Upon reflection of my time playing volleyball in high school, I realize there are two ways by which I remember the experience. One side was excitement, fun, camaraderie, and other pleasant things. The other side was exhaustion, frustration, and anxiety.
In a game, my mindset was either completely controlled by my focus on the game, where I was led by instinct and love for what I was doing, or it was controlled by my constant and overwhelming presence of mind…a state where I watched myself go through every motion of a play, concerned with letting my teammates down. That state was stressful and made me perform badly. The fear and stress broke my focus and made it impossible for me to find myself able to access and play “in the zone.”
According to BrianMac Sports Coach:
“Research shows that skill, passion and immersion equal peak performance – the ultimate experience of which is the flow state or sporting zone. Action and awareness merge when the athlete becomes totally absorbed in what they are doing – when they have the skills to meet the challenge and focus all of their attention on the task at hand.”
I have talked a lot about finding a “place of zen” in this blog. I believe we all have one-or even multiple-areas of interest that bring us peace and relaxation. I think sports are a fantastic place to look for this place of zen. Being involved in a sport not only enables you to exercise and work-out in a fun way, but it can also bring you to that place of focus and immersion that helps us to escape our anxious minds. However, remember that anxiety and over-thinking I mentioned earlier, which I dealt with when I played volleyball? That does the opposite of what we want to get out of playing a sport.
What we need to do is find a way to bring zen and athleticism together so as to make playing sports focus on the peaceful sporting zone, which makes sports so physically and mentally beneficial to us.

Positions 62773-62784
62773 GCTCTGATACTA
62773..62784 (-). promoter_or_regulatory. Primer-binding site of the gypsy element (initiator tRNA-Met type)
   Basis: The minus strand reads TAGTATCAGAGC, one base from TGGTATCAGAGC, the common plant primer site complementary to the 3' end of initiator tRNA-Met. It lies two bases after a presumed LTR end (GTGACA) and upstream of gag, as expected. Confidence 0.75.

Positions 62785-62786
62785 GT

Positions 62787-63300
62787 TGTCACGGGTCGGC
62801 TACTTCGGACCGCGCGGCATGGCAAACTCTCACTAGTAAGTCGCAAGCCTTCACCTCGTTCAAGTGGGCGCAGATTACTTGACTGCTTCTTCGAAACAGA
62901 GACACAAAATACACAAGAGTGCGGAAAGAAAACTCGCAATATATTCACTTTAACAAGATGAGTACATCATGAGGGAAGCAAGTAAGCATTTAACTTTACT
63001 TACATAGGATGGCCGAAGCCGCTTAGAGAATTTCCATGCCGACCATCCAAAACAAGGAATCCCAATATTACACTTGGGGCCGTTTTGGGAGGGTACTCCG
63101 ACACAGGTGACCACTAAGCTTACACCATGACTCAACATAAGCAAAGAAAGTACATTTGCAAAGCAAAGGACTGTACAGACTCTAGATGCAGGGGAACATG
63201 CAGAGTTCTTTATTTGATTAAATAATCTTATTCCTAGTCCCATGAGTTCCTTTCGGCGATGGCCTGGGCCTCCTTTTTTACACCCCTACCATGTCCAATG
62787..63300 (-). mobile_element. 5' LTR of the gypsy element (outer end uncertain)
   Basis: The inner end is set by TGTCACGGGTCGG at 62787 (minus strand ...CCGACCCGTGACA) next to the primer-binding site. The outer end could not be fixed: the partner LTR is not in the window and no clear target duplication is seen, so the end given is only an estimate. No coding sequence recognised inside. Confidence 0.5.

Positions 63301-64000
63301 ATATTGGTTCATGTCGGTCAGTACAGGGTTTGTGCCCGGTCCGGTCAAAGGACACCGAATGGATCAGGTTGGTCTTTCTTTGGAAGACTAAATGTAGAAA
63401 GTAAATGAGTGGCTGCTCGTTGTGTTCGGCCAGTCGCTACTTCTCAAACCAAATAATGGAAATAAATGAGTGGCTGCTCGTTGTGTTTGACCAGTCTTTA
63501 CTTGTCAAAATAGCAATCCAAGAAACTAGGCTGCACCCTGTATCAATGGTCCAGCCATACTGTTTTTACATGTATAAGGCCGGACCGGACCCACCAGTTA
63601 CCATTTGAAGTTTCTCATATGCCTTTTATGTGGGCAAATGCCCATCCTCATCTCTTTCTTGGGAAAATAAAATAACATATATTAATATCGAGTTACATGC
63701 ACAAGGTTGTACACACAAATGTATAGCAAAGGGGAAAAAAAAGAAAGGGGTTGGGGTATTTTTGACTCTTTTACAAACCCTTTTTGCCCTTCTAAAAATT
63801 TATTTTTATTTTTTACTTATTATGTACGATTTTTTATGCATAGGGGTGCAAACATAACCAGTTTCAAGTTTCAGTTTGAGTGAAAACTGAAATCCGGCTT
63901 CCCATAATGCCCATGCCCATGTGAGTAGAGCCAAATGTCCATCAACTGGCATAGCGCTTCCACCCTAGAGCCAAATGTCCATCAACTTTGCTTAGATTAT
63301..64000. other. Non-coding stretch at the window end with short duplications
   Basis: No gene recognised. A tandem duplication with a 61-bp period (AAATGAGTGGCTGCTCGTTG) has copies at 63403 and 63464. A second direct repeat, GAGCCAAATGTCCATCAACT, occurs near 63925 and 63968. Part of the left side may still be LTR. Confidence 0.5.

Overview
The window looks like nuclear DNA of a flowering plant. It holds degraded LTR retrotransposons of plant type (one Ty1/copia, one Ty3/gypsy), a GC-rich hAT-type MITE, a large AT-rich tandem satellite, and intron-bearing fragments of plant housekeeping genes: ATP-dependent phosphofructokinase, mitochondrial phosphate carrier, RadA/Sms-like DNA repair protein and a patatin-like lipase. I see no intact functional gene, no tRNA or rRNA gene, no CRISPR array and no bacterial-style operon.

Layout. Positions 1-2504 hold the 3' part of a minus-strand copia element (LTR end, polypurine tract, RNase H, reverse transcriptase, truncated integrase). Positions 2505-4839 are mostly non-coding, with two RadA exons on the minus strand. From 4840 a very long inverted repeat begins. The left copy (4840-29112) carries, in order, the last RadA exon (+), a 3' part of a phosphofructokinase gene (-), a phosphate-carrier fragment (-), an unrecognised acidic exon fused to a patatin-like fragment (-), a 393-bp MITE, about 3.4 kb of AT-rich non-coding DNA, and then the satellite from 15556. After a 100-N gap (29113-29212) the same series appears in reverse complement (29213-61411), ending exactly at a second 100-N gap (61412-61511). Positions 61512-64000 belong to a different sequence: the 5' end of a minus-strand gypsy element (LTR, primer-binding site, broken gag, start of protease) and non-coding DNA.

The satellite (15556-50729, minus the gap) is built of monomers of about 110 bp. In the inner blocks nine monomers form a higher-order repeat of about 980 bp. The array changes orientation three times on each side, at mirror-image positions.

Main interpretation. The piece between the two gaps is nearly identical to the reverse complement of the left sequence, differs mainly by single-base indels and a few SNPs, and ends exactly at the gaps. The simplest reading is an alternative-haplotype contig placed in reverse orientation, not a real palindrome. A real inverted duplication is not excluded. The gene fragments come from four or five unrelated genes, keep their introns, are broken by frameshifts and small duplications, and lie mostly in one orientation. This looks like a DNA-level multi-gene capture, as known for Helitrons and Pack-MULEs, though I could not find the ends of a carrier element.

BrianMac presents the Tai Chi practice of Zazen as a solution to help combine zen and sports.
In sports, we tend to view the body, breath, and mind separately, but in Zen they come together naturally as one reality. By concentrating on the breath you are empowering yourself with the ability to put your mind where you want it, when you want it there, for as long as you want it there. By disciplined training, the mind can be re-programmed to acknowledge distractions, whether internal (anxiety, fear of failure, pressure of expectations) or from the environment (crowd noise, other competitors, weather conditions) – without holding on to them or paying them any attention. –BrianMac
Zazen trains you to completely focus your attention on breath, like meditation, with the long-term goal of being more at peace with the world and being able to focus on the task at hand, such as playing volleyball, soccer, tennis, etc. It’s recommended that an athlete go through the Zazen steps before games to make it easier for the athlete to find themselves immersed in “the zone.”
For specific instructions, follow this link.
To join a sports team you do not have to be in high school, still able to run up the stairs without gasping for breath, or a division one college athlete. There are intramural and casual sports leagues everywhere. If all else fails, get your friends together and decide on a time and place to meet a few times a month to play. It’s basically summer now, which means it’s the perfect time to jump back into a beloved sport or to try a new one.
Yes, it can be nerve-wracking, the fear of embarrassing yourself or losing a game. But the saying is true, it’s not about winning, it’s about having fun. I encourage you to try Zazen to truly get the most out of your sporting escapades. Zazen’s focus on breath and relaxation is good for any situation, not just sports.
I remember the feeling of being completely and utterly in the sporting zone, with nothing but my instinct and excitement for the game controlling my actions. My experience playing in high school would have been all positive memories if I had better control of my ability to find and stay “in the zone.”